11 Facts About Zilog


Zilog, Inc is an American manufacturer of microprocessors and 8-bit and 16-bit microcontrollers.

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Zilog made 16- and 32-bit processors, but these did not see widespread use.

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Zilog was started in California in 1974 by Federico Faggin and Ralph Ungermann, who both left Intel after working on the 4004 and 8080 microprocessors and custom chips.

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Zilog went public in 1991, but was acquired in 1998 by Texas Pacific Group for $527 million.

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In 1999, Zilog acquired Production Languages Corporation for an unspecified amount less than $10 million.

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In February 2007, Zilog hired Darin Billerbeck to replace Jim Thorburn as president and CEO.

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In January 2008, Zilog declined an unsolicited proposal made by Universal Electronics Inc to acquire the company.

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Since early 2010, Zilog has refocused on the industrial and consumer markets for motion detection, motor control, RF wireless and embedded security applications, and is currently producing a number of reference designs that integrate its 8- and 16-bit microcontrollers with IXYS power management products.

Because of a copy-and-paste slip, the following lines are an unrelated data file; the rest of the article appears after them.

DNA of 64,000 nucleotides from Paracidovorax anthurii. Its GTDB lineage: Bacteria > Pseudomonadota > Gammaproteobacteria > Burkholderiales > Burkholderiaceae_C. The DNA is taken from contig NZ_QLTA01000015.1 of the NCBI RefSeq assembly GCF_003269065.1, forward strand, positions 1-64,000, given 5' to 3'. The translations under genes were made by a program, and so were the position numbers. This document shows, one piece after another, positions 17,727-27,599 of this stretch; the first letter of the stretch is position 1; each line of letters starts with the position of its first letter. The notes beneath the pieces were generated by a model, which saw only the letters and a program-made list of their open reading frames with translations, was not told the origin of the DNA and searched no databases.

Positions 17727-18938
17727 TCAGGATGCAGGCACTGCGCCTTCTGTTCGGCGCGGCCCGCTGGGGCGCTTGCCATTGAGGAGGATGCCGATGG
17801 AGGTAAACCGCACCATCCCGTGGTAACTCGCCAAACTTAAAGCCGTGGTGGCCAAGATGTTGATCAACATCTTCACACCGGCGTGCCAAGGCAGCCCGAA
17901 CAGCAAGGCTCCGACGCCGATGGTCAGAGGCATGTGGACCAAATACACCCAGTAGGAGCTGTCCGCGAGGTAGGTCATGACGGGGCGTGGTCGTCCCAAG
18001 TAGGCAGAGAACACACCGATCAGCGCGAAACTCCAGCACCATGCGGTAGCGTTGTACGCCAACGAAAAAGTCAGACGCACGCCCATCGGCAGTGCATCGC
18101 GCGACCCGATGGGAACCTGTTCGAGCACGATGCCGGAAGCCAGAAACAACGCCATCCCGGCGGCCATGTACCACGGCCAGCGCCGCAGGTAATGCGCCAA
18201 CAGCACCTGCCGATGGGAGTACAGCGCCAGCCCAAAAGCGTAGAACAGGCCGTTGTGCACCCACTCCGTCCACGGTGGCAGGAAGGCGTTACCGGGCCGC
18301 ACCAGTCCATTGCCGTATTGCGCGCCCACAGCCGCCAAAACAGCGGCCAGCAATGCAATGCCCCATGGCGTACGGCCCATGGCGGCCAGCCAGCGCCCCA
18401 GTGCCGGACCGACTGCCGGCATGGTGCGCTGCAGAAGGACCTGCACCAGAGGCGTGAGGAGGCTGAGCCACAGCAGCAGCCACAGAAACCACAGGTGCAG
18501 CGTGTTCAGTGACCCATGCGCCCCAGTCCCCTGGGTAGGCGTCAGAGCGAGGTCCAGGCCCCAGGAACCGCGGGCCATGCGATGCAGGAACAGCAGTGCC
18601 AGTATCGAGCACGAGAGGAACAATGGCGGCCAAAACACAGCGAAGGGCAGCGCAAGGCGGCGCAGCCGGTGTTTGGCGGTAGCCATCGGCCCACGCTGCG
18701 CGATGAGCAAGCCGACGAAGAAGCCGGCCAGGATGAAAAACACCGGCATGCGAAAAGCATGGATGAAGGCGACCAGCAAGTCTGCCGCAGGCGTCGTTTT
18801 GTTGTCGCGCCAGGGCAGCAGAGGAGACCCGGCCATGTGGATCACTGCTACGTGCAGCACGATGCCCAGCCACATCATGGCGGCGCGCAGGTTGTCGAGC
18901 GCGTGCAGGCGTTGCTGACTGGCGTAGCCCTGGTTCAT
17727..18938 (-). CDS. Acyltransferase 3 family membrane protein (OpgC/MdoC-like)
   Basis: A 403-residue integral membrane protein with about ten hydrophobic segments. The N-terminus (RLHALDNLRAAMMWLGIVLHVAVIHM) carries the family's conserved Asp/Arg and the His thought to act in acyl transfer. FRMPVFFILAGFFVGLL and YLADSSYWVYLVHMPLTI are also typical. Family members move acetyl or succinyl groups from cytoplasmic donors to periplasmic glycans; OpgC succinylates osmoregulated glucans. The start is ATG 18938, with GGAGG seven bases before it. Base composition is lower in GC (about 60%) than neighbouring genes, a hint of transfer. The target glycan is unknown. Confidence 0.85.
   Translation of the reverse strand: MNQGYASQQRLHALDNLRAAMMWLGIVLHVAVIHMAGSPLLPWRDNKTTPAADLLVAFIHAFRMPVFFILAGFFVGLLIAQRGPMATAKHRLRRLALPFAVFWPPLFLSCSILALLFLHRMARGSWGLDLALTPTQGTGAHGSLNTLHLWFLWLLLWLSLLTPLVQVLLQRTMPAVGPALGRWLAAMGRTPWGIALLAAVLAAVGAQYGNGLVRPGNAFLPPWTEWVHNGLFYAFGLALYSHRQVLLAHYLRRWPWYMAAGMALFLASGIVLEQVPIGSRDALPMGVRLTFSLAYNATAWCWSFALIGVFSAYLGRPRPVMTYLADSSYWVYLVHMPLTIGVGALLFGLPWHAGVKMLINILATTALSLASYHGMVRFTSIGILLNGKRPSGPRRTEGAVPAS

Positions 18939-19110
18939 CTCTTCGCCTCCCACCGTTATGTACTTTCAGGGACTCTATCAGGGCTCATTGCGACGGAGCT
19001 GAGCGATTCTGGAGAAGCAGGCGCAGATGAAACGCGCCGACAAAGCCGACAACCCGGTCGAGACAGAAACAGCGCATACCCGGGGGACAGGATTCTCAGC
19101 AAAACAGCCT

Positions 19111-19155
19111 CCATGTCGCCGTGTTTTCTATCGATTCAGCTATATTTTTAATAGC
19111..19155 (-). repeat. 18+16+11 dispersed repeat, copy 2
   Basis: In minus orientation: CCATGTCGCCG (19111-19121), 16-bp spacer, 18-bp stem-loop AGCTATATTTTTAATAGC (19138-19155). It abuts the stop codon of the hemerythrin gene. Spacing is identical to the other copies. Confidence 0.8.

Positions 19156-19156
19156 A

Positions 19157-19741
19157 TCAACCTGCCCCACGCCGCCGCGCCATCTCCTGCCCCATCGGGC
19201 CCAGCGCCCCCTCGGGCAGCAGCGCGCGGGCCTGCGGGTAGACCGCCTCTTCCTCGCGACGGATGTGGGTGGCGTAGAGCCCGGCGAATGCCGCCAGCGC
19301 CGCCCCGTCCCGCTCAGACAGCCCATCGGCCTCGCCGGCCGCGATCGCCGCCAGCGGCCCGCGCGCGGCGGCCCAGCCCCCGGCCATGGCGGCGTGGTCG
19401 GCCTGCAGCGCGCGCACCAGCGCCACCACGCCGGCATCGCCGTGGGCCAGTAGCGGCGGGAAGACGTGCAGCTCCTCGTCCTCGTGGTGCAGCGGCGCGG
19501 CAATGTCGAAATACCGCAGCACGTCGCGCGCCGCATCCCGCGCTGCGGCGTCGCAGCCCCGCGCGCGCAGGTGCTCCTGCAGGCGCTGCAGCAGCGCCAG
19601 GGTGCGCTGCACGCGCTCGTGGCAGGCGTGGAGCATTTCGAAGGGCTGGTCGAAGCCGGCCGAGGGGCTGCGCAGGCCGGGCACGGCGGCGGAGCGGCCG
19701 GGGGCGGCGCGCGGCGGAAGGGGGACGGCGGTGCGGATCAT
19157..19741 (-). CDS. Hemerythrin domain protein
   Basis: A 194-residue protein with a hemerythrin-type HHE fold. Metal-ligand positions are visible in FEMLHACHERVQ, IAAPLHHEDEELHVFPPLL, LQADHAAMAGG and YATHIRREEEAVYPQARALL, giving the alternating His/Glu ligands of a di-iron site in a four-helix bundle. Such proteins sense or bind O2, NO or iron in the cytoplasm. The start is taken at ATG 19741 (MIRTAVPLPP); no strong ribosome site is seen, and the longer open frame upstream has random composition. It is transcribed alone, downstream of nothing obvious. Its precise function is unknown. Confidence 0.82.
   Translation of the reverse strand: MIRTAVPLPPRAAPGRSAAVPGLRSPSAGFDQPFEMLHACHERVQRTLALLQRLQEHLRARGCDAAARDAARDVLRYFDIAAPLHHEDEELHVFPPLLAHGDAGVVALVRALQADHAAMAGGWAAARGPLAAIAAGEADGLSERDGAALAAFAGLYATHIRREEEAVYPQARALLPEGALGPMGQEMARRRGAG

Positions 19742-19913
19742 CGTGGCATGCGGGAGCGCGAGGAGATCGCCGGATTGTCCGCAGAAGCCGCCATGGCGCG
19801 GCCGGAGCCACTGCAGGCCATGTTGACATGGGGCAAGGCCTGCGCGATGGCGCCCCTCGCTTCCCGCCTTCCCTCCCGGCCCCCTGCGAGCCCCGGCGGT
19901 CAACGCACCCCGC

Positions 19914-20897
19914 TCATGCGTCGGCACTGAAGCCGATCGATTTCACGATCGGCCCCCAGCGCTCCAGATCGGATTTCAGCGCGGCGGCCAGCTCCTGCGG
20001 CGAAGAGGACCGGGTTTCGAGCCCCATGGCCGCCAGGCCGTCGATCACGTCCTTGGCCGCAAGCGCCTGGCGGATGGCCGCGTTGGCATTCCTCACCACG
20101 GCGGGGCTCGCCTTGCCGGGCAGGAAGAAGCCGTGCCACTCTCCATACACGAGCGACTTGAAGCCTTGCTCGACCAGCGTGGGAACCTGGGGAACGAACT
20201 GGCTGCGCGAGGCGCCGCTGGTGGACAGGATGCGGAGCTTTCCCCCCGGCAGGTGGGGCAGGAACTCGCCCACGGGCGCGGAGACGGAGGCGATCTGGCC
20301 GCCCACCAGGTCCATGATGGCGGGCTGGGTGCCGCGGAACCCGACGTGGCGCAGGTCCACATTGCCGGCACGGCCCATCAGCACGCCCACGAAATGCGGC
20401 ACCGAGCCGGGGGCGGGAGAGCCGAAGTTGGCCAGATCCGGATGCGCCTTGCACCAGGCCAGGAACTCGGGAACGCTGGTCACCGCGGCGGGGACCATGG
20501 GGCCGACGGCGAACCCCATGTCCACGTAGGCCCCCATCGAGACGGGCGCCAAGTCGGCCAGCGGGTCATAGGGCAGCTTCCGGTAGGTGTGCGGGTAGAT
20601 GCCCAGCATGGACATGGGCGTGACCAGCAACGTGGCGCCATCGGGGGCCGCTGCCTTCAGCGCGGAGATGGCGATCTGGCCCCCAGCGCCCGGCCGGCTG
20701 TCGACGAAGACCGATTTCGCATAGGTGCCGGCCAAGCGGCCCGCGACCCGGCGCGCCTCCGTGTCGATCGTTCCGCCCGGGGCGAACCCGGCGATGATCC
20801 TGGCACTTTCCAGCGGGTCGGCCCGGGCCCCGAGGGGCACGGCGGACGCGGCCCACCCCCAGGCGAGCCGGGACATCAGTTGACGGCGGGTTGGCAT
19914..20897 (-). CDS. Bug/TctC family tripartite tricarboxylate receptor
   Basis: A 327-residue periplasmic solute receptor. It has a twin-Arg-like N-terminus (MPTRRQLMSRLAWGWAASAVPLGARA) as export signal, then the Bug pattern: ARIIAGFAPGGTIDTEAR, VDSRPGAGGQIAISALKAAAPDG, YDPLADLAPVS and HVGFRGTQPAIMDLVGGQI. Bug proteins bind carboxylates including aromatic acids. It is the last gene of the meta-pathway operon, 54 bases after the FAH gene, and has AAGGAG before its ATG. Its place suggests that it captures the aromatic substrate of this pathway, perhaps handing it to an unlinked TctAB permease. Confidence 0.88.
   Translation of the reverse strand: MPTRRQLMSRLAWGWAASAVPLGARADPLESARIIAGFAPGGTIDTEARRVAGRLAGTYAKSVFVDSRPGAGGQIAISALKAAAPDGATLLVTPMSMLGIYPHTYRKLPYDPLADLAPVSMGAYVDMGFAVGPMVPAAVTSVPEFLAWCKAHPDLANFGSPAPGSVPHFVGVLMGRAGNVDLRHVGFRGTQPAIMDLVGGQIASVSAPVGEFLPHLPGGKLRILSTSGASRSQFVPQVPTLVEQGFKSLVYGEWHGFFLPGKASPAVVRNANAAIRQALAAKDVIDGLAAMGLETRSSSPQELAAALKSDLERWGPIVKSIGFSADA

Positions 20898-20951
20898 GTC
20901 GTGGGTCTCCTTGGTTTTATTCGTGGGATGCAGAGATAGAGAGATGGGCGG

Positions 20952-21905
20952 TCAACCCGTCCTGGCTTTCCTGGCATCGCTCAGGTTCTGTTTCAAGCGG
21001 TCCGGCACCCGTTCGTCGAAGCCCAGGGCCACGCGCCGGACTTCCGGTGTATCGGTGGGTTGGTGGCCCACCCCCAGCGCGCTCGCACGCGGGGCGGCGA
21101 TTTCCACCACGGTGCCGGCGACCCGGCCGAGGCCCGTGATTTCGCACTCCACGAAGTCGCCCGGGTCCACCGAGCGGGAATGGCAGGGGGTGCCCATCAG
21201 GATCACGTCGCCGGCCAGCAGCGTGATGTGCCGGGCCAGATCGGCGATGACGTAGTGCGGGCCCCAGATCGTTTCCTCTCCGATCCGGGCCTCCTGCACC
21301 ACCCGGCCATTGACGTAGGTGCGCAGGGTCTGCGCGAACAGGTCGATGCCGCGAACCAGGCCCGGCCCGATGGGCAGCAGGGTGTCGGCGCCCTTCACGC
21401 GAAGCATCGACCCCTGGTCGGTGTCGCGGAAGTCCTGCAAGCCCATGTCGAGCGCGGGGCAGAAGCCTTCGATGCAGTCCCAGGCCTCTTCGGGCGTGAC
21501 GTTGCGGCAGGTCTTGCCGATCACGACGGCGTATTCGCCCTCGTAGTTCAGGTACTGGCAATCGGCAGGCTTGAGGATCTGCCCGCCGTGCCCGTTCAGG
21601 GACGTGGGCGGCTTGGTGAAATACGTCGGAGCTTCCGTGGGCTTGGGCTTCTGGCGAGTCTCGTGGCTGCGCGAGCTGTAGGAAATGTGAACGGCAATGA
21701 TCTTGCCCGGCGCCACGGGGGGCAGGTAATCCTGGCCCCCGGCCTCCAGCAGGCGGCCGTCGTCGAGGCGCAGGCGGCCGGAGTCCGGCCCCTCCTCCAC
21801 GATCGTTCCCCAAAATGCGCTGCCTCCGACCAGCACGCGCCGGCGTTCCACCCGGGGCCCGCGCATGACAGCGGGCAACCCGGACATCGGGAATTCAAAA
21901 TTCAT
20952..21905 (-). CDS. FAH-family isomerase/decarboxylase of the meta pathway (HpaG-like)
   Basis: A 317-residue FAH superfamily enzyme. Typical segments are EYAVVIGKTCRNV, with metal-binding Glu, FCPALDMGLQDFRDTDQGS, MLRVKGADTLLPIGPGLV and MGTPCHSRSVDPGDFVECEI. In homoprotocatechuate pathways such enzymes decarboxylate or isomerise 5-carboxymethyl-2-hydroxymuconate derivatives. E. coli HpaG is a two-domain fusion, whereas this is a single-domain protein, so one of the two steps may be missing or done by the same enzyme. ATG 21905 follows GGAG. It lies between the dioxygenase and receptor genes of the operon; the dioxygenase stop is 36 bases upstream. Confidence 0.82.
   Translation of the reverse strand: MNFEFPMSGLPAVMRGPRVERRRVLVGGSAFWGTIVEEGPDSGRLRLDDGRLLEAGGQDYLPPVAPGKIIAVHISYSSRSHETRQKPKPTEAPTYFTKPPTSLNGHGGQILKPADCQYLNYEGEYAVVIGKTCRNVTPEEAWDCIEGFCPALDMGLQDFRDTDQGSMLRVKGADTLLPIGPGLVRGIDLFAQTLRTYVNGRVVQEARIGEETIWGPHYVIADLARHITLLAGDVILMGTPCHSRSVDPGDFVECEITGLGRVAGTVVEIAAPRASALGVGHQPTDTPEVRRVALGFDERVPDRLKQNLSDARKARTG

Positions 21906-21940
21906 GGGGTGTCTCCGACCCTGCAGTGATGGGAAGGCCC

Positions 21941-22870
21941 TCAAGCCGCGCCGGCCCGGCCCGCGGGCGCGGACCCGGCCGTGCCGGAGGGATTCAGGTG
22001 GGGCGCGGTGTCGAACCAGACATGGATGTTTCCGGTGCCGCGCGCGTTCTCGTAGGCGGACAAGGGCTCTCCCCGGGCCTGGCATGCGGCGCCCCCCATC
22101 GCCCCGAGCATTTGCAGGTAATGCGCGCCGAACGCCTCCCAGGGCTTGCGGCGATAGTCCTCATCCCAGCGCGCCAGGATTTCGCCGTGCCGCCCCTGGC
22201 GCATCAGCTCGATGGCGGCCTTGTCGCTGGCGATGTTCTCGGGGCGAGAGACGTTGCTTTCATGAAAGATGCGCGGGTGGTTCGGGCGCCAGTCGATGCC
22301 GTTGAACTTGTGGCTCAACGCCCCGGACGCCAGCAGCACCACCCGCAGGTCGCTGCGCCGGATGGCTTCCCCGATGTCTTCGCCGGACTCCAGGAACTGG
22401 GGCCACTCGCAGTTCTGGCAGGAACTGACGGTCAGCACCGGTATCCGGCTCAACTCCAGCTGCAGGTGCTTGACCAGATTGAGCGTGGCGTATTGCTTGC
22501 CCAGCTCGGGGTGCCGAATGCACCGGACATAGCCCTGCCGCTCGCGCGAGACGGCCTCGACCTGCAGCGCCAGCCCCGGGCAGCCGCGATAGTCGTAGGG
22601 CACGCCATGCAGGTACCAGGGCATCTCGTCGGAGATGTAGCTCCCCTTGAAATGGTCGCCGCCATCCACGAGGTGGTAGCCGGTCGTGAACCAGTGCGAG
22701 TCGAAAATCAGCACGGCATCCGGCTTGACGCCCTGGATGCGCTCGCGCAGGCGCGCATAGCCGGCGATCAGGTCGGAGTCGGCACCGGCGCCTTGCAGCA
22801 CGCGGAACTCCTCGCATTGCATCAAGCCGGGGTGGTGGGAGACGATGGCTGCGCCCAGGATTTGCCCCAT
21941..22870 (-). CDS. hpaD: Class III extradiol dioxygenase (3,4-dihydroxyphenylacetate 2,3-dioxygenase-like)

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In February 2012, Zilog announced the release of its Z8051 family of microcontrollers and tool sets to fill a vacancy in the developer market for 8051 cores that was created when chip-maker NXP Semiconductors exited the 8051 market.

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Zilog formed a Systems Division, which designed the Zilog System 8000, a Z8000- or Z80000-based multiuser computer system running a Unix derivative called ZEUS .

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Zilog attempted to enter the 32-bit microcontroller market in February 2006 with the demonstration of ARM9-based Point-Of-Sale microcontroller product line.

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